Home Sweet Home

home sweet home

As the plane circles for the final descent over Sydney, I reflect on our month-long trip to Scotland. It’s a trip that always makes me reflective. Mostly I have learned to reflect on the good.

I think about phrases that talk of ‘home’. Home Sweet Home. There’s no place like home. Home is where the heart is. There is something special about coming home isn’t there? So much tied up in the whole notion of ‘home’.

I confess my own feelings about home are complicated. I love going ‘home’.  I love reconnecting and renewing the bonds of friends, family and familiarity. There’s a lure, a deep calling on an altogether more innate level – and yet -it’s a trip that always unsettles me for a few weeks afterwards. Like the guilty feeling of being unfaithful (I imagine), gnawing in the dead of night. I constantly ask of myself, where does my heart truly lie? Scotland? Australia?

I left my childhood home when I was quite young – still at school in fact. And then, in my 20s, I left my home in the wider sense. A lot of things happened back there. Some of the happiest moments of my life – the birth of my daughter, my brother and my sister. Times with my best friend. Catching frogs. Immersing myself in the raw natural beauty of my surrounds. The enveloping embrace of Loch Lomond.  The awe of Glen Coe as it rises up, looming above, as majestic as the stags that rutt high on the Great Glen.

But there is also rain, howling winds,  granite and grey skies that meet the grey waves. There is a harshness. A grit. Painful cold times. Suffocating sad times. The death of my mother for one. But in all honesty, there were many dark times even before that. Some days I wonder – was it that painful, cold darkness that made me make an exile out of myself in the first place? Is that why I feel the push and pull so violently when I return – when I leave?

Does everyone feel this way when they leave ‘home’?  Is it the curse of being a citizen of two countries? Or is it, quite simply, the natural order of things? To embark on the Hero’s Journey, hoping to return ‘home’ one day with the magic elixir, the prize – whatever that may be. Something that enables you to see how granite sparkles and glistens when the sun skims its surfaces instead of a cold, grey reality.

It strikes me the notion of home is all about ‘relationships’, bonds and ties – connections. It’s about that network of nerves, neurones, transmitters all sparking into action to create or re-create emotion, feelings and memory. I have those in Scotland. A complex tangle of childhood relationships that never grew into fully formed adult ones. But there is a strange comfort in that. When it’s not a frustration or a resistant force.  Sisters, brothers, friends – they still see you as you were. They own that part of you. You are that version in their memory.  Just as they remain suspended, imprinted on mine. And yet we are all very different. Life shaped us all in the intervening miles and years.

My sister has married and has a son of her own now. My brother has married and has two boys of his own too. New connections. New memories. So painful to leave behind. That wrench of the last hug. Warm. Clinging. But I fear the ‘darker’ memories of the past would make it just as painful to stay.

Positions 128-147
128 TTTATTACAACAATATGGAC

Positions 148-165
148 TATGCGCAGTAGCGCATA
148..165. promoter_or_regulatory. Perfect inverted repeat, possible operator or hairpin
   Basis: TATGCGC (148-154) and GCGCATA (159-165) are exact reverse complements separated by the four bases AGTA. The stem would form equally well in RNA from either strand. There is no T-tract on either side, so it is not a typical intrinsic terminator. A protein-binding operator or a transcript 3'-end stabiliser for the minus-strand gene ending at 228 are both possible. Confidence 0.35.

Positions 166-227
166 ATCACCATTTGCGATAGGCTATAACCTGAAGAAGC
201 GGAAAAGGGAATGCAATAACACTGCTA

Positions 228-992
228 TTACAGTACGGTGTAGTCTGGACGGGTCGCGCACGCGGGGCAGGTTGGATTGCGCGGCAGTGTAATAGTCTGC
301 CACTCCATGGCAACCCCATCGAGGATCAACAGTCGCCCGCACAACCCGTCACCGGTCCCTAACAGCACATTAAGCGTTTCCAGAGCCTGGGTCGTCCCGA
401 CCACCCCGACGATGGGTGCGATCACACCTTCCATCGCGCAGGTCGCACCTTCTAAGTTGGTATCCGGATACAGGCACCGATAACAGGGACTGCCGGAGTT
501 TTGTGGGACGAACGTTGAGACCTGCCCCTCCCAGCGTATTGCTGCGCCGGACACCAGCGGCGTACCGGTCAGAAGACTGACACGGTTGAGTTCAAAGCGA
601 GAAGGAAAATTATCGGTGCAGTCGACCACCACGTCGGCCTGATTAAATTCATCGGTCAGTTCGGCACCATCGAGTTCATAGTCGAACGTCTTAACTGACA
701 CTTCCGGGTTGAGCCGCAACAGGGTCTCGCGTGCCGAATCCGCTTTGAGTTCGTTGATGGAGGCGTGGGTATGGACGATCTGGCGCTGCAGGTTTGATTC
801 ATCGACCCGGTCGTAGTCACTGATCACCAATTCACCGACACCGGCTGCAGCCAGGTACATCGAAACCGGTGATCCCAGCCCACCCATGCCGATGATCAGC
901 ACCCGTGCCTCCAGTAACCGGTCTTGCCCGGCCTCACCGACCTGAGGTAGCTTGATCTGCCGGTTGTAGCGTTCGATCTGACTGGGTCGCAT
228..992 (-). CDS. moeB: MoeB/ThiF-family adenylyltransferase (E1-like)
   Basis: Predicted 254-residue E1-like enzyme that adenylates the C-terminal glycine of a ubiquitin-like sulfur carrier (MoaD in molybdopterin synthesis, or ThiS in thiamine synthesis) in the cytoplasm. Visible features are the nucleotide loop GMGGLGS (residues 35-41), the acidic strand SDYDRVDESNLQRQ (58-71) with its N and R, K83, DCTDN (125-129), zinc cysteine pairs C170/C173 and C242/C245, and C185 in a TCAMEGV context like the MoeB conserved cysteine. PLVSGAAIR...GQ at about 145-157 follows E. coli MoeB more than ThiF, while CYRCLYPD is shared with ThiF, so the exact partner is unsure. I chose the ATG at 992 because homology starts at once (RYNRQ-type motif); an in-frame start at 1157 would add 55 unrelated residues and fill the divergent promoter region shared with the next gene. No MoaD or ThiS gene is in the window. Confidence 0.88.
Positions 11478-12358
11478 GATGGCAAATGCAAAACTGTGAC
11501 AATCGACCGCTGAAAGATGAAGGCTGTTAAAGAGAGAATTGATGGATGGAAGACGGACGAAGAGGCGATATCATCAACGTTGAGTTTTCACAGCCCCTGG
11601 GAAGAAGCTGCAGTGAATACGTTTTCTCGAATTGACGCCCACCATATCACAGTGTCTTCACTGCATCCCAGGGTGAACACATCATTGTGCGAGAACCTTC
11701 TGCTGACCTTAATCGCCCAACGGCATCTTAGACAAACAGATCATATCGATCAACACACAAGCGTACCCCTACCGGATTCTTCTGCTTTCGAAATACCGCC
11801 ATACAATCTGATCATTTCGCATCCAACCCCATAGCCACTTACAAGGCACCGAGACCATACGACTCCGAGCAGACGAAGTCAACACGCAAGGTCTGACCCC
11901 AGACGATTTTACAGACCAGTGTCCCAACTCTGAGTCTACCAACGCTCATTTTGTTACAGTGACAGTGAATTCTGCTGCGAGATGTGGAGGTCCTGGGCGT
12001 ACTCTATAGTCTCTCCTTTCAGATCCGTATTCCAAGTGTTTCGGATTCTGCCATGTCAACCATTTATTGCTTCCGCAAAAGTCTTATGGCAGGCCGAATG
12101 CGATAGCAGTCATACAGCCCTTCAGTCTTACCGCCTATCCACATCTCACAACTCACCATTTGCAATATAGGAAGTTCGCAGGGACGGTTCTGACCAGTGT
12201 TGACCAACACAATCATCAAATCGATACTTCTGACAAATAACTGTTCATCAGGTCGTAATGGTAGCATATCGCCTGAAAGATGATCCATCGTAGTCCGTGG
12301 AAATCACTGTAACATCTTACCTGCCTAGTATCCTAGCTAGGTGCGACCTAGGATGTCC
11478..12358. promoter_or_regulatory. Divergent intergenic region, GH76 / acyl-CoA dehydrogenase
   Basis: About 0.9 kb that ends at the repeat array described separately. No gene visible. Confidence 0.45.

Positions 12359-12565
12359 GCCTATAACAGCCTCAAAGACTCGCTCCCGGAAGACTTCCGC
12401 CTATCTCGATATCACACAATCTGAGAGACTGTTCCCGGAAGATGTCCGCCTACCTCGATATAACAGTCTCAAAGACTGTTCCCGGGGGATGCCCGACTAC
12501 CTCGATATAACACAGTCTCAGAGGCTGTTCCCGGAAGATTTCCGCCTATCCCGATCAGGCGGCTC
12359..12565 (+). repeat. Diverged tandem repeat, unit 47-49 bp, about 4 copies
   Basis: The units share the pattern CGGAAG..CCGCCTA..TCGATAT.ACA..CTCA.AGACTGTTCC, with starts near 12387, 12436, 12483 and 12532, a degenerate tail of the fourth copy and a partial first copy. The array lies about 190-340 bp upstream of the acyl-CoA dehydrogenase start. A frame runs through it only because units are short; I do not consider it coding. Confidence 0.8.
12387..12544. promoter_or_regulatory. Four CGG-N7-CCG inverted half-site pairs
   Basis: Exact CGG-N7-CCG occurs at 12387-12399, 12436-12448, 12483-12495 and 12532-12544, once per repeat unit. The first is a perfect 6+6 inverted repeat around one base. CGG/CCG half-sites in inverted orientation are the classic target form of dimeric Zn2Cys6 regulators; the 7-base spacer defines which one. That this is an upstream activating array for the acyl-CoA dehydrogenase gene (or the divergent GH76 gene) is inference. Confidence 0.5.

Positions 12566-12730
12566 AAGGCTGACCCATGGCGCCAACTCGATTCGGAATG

And yet, there are painful memories across those new horizons. We carry painful memories inside – on to the next place. At least I was able to lick my wounds in privacy, 10,000 miles from ‘home’. Still, I wonder, even now, did make the right decision? Leaving Scotland when I did? How could I leave such connections, such memories, such hysterical laughter and such deep friendship that could never be rivalled? 

I reflect on all of this. As the plane skims the nodding, outstretched fingers of the verdant bush,  I anticipate the smell of Eucalypt that will wash over me, cleansing me, lifting me as I emerge from the confines of the cabin. Reborn. I think of seeing my daughter. My dog. My Home. Hearing the cacophony of Bell Birds in deafening harmony. Chit, chatting with King Parrot and his mate. Until those bovver boys – the Cockatoos make a noisy appearance, strutting around, trashing and thrashing like East End bad boys. They’ve got a twinkle in their eye – even when things get rough. The Juvenile Butcher Birds will be wondering where we’ve gone no doubt as they tilt their inquisitive eyes, this way and that. It’s the time of year when the three Kookaburras laugh the evening away in the Ironbark. I picture the stallions Brahma and Baby as they stand, staring and nodding to me from their paddocks, still waiting as patiently on their carrots and feed as the day I left.  And of course, there are the frogs sounding their bellowing mating calls into the scented heavy heat.

This is where I’ve come to – to repair. To heal. To become me again. To be grateful for all I have in this life.  To unite the polarities within me. To connect. But most of all – to breathe! And to live that good life – the one I used to dream about when it was cold and dark.

The plane is making its final descent. I can see its reflection on the great expanse of water below at Botany Bay. Reflections. I squeeze my husband’s hand in silent thanks and I take a deep breath and swallow to make my ears pop. I think to myself- it’s good to be home. 

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